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27-08-2019, 16:23   #1
snowstreams
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Unusual Patents

I saw this recently but didnt think much of it at the time.
It describes a method for creating a room temperature superconductor that the US navy claims works.

https://phys.org/news/2019-02-navy-p...conductor.html

But I saw more unusual patents from the Navy recently that describe things that sound like more like UFOs for the want of a better word!
Reactionless drives etc.

https://www.thedrive.com/the-war-zon...nt-is-operable

It seems like they stemmed from random experiments that yielded results, in a similar way to how the EM drive came about. Which we now know doesnt work.

Has anyone here looked into these?
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28-08-2019, 22:13   #2
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Do not get me started on patents. Too many speculative patents.

Once upon a time you had to prove you could do the thing in the patent. And patents were supposed to grant the inventor a temporary monopoly on condition they provided the details that would allow others to reproduce the invention.

Both rules are long dead.


British Rail got a patent in 1970 for a Nuclear Powered Flying Saucers.
A classic example of a patent that only existed to prevent anyone who actually invented a similar device using it.



Prior art checks ?
In 2001 John Keogh got an innovation patent for a circular transportation facilitation device
you may know it better as the wheel.

IIRC Fire and thinking have also successfully been patented.



IMHO Unless a patent represents a sizeable step in human knowledge AND allows everyone to replicate it when the patent expires then it only exists to block real innovation.



So until the technology is demonstrated I view patents as a way to stifle work in that area. Look at 3D printers. They didn't come out of nowhere. What happened is that many of the original patents expired in 2014.
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29-08-2019, 11:00   #3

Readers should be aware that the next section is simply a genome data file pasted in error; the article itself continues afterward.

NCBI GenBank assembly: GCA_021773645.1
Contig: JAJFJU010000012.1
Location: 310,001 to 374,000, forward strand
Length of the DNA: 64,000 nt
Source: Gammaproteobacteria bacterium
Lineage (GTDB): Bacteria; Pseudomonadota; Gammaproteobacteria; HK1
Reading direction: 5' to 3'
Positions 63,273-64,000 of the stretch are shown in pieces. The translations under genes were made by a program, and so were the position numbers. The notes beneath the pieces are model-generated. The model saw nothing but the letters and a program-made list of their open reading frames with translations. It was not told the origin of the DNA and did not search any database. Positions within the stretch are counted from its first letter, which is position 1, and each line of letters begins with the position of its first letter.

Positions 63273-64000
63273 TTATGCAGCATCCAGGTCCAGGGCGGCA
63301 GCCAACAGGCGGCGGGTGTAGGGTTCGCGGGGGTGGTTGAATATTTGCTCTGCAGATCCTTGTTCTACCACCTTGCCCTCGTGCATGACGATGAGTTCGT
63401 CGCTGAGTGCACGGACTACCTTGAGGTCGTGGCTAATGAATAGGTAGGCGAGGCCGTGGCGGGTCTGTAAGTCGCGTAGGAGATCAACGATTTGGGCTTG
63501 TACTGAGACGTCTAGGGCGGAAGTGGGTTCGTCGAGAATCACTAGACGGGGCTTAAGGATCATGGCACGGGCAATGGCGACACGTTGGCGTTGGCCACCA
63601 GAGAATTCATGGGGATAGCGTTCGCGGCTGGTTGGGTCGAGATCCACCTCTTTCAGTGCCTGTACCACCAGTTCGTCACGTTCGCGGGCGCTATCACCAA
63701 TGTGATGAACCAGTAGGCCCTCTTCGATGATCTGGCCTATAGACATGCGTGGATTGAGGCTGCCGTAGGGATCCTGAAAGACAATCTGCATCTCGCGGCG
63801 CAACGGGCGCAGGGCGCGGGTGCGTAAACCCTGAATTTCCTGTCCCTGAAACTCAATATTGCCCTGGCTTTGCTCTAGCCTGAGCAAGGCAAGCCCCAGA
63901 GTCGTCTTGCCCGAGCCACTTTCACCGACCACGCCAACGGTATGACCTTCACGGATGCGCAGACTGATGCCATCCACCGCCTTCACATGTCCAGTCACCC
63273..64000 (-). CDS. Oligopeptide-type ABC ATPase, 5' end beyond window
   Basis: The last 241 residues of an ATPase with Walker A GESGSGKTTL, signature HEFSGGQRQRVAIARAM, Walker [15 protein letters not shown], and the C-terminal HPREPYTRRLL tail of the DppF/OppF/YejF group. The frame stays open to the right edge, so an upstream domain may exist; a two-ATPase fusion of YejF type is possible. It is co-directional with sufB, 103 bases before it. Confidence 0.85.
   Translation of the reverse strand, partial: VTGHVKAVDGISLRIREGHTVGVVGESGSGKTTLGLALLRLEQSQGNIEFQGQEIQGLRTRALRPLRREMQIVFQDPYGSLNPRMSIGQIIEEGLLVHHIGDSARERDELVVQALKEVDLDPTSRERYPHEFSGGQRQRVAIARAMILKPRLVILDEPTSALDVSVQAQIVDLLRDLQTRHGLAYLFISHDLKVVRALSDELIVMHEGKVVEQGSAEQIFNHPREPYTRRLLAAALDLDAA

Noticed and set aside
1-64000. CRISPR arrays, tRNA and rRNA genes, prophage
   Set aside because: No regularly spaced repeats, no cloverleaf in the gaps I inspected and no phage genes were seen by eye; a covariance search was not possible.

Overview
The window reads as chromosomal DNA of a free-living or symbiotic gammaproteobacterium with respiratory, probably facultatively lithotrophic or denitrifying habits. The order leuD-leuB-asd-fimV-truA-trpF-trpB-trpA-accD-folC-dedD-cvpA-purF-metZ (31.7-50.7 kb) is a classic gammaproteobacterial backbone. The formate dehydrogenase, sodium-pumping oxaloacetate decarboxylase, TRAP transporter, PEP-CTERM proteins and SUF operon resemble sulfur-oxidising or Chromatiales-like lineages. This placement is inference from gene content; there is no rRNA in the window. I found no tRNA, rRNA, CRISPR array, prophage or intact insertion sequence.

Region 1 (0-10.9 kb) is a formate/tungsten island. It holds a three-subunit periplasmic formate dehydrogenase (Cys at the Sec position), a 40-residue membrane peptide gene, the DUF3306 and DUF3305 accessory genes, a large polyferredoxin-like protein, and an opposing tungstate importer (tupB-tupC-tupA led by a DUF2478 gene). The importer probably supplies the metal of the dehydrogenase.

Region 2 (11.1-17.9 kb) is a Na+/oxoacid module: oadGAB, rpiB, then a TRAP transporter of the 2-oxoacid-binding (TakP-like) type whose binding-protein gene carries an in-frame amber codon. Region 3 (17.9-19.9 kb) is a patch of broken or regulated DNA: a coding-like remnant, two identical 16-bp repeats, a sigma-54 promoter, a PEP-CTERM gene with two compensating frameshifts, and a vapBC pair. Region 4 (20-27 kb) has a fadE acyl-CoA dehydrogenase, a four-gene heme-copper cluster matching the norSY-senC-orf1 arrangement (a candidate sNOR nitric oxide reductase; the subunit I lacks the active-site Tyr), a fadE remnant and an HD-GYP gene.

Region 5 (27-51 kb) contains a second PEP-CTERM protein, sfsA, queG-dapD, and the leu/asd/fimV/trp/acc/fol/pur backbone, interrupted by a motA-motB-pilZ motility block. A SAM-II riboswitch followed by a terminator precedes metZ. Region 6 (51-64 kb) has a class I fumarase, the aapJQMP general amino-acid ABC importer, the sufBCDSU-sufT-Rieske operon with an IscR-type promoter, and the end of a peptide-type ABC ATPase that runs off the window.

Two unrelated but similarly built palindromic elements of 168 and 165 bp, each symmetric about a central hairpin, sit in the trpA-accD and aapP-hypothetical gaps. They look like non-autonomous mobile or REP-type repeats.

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Thanks for those examples!

It does look like pure speculation alright.
Apparently it was granted in order to block the Chinese from using it in the military.
If that was really the case they would be better keeping it all secret.

Maybe its a new military tactic to put the Chinese on the wrong course with their research!
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29-08-2019, 19:45   #4
Capt'n Midnight
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Quote:
Originally Posted by snowstreams View Post
Maybe its a new military tactic to put the Chinese on the wrong course with their research!
Nah

The really secret stuff stays secret.


IBM used to patent everything so that you couldn't replicate their designs. Because there was too much stuff to check through.
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01-09-2019, 02:58   #5
Midster
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I once heard of an invention were tiny spiral holes were either drilled or molded into a long thick bit of plastic, then water at one end was pressurized through the tiny holes producing enough electricity to not only power the pumps that pressurized the water, and a return pump, but more besides.

I’m not sure if it was fake, or were it went or what happened to the idea, but it looked pretty good.

Never seen it since.
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02-09-2019, 14:02   #6
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That almost sounds like cold fusion from the 80s!
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30-12-2019, 02:05   #7
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I've got a good weird patent for you. This is a patent for a transceiver that doesn't use radio waves and can go straight through shielding. What's more, this particular patent was argued about in Court over a 5 year period and is used in case law as an example of a valid patent, that was initially denied, because the claims seem like pseudo-science.

US5845220 (A) ― 1998-12-01: Communication method and apparatus with signals comprising scalar and vector potentials without electromagnetic fields
https://worldwide.espacenet.com/publ...&locale=en_EP#
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07-01-2020, 17:00   #8
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Patent flooding another problem.

Quote:
Patent flooding has been described as an approach to patent claiming in which the patent flooder files many patent applications that claim minor or incremental variations on technology developed by another, the target company. The goal of the patent flooder is to surround the target company's technology with patents and patent applications, so that the target company cannot commercially exploit its technology without the risk of infringing the flooder's rights.
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